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Making it to the weekend

PGA Championship 2022: How they determine the 36-hole cut at Southern Hills

May 20, 2022
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A view of the Wanamaker Trophy from the ninth hole at Southern Hills Country Club.

Gary Kellner

TULSA — To kick off Rory McIlroy’s Thursday press conference after the Northern Irishman shot an impressive opening-round 65 and grabbed the Day 1 lead at the PGA Championship, a PGA of America official asked him if that was the quick start he has been looking for, yes or no? It was a question McIlroy couldn’t help but answer with some sarcasm.

“Yes or no?” McIlroy said with a smirk. “No, no, I'd rather shoot 74 and try to make the cut tomorrow.”

McIlroy’s recent habit of rough Thursday play in majors had let to more white-knuckle Fridays than the 33-year-old searching for his fifth career major but first in eight years appreciated. Thankfully for him, that won’t be the case at Southern Hills, but it will for a fair number of top-ranked pros who were thought to be contenders the start of the week but now have work to do in Round 2.

Had the cut come after on 18 holes, the list of players who would be packing their bags would include Jon Rahm, Dustin Johnson, Tiger Woods, Brooks Koepka, Patrick Cantlay, Daniel Berger and Billy Horschel. All were three over or worse, with 77 players shooting two-over 72 or better.

How exactly do they determine the cutline at the PGA Championship. According to the tournament’s official guidelines:

“Following the first 36 holes of play, the field of 156 players will be reduced to the low 70 scores and ties. Those players will advance to complete the final two rounds.”

In other words, the cutline won’t be influenced by the play of McIlroy or anyone else at the top of the leader board. The PGA of America does not use a 10-stroke rule to help determine who will be playing all 72 holes.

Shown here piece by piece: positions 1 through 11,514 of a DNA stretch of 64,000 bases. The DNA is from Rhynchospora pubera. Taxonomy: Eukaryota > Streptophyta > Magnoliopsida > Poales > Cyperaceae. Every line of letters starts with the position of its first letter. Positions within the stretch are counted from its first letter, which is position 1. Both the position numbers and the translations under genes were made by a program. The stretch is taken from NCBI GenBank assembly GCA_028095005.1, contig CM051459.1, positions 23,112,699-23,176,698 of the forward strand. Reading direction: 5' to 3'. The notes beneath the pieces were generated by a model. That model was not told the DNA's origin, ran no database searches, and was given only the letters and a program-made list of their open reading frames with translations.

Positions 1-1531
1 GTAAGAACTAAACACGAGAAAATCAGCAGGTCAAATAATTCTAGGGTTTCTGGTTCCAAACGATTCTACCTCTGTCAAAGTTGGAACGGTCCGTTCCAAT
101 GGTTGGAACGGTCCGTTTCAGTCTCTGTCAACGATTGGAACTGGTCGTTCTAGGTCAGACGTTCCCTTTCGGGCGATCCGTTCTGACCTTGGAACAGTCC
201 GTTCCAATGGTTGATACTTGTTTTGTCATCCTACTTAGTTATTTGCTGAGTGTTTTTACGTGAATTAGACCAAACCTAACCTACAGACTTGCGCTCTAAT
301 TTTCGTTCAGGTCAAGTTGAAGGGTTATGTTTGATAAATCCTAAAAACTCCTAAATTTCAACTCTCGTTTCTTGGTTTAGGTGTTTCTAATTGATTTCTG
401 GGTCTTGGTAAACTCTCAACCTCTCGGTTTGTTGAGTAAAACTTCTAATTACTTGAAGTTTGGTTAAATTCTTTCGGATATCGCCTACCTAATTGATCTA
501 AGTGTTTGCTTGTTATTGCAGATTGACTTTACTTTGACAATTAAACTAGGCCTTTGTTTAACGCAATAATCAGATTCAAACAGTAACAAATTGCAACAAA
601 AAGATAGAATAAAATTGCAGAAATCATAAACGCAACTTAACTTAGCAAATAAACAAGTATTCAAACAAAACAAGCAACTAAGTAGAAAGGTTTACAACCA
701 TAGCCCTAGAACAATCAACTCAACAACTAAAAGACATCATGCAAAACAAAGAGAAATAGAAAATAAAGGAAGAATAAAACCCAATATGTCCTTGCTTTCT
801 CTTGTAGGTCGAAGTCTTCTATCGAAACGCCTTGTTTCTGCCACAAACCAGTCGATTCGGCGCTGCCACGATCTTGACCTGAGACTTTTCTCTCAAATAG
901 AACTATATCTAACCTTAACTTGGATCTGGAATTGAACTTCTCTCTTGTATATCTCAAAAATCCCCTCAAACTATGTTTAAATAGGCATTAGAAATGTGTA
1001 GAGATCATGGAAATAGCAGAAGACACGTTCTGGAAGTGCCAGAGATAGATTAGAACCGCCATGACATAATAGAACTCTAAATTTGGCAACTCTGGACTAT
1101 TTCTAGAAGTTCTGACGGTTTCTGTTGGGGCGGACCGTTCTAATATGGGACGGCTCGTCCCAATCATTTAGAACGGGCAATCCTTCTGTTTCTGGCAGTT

What will influence the cutline on Friday? Try Mother Nature.

If the forecast in the Tulsa area holds and the winds blow steady in the 15-25 mph range, with gusts up to 40 mph, score will like rise compared to the 72.833 average from Round 1.

As of 11:15 a.m. local time, Datagolf. Was projecting a 59.4 percent chance the cutline comes at four over, with a 30.7 percent chance it goes to five over.

The PGA of America’s “cut rule” is the same used at the Open Championship. The U.S. Open makes a cut at the low 60 players and ties. The Masters has a cut at the low 50 players and ties, bumping that number up and eliminating its 10-stroke rule in 2020.

A year ago at Kiawah Island, the PGA Championship cut line fell at five-over 149 with 81 players advancing to the weekend. In 2020 at TPC Harding Park, it was one-over 141 with 79 players advancing, and in 2019 at Bethpage Black, it was four-over 144 with 82 players advancing.

The PGA Championship instituted a cut when the tournament changed from a match-play to stroke-play format in 1958. Originally, however, the championship had a double cut, one after 36 holes and a second cut after 65 holes. The championship reverted back to a single 36-hole cut in 1965 and has had it ever since.

For history buffs, Raymond Floyd and Jack Nicklaus have made the most cuts—27—of any players in PGA Championship history. Floyd made 27 in 31 PGA starts while Nicklaus made 27 in 37 appearances.

Here’s the next best players in PGA history:
Tom Watson, 25 of 33
Phil Mickelson, 26 of 29
Hale Irwin, 24 of 26
Arnold Palmer, 24 of 37
Jay Haas, 23 of 28
Tom Kite, 23 of 28
Gary Player, 21 of 23

One of the bigger questions at the PGA is also whether any of the 20 club professionals competing will make the cut. Prior to 2019, only three club pros had made the weekend in the championship since 2011 (Brian Gaffney in 2015, Omar Uresti in 2017 and Ben Kern in 2018). However, at Bethpage, three club pros made the cut: Rob Labritz (T-60), Ryan Vermeer (T-80) and Marty Jertson (82nd). And last year at Kiawah, there were two who played on the weekend: Ben Cook (T-44) and Brad Marek (78).